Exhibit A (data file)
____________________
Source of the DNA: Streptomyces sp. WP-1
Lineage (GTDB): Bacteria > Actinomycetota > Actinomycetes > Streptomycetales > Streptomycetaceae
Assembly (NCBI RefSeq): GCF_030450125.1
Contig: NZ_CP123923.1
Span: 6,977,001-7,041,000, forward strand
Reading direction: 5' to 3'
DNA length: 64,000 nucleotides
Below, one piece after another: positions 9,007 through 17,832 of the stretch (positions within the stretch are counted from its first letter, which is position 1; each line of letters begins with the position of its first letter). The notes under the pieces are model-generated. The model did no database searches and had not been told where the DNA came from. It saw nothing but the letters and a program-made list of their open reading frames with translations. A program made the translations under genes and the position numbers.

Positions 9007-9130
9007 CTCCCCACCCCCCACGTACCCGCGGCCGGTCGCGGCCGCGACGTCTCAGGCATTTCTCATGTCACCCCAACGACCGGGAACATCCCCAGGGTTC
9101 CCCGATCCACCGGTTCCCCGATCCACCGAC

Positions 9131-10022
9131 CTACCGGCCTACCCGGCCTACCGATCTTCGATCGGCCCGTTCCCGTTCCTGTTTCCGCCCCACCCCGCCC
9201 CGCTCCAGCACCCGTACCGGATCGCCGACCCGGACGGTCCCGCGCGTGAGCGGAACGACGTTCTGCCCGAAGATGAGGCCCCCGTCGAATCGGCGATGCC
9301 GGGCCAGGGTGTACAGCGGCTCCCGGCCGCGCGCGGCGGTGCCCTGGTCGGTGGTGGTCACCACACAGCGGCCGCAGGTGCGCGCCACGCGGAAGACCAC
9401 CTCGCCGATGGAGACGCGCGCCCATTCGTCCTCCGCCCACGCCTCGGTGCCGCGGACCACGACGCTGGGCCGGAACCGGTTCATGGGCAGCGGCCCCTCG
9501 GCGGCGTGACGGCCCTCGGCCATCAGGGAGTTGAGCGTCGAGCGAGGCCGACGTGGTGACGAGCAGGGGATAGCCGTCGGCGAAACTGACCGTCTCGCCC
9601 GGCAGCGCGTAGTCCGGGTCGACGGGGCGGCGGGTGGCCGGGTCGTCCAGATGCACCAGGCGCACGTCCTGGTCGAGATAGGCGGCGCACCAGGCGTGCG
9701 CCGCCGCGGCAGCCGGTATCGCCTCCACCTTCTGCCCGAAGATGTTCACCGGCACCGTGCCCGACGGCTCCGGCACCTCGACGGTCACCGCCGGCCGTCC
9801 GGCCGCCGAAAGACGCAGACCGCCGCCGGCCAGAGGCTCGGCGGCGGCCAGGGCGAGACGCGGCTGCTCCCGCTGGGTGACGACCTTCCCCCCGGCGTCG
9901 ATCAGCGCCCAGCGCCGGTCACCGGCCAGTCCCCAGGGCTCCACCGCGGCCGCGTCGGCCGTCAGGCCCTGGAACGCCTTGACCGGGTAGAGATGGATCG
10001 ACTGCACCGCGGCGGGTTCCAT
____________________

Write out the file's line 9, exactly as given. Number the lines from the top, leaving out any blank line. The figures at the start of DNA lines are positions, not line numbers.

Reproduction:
Positions 9007-9130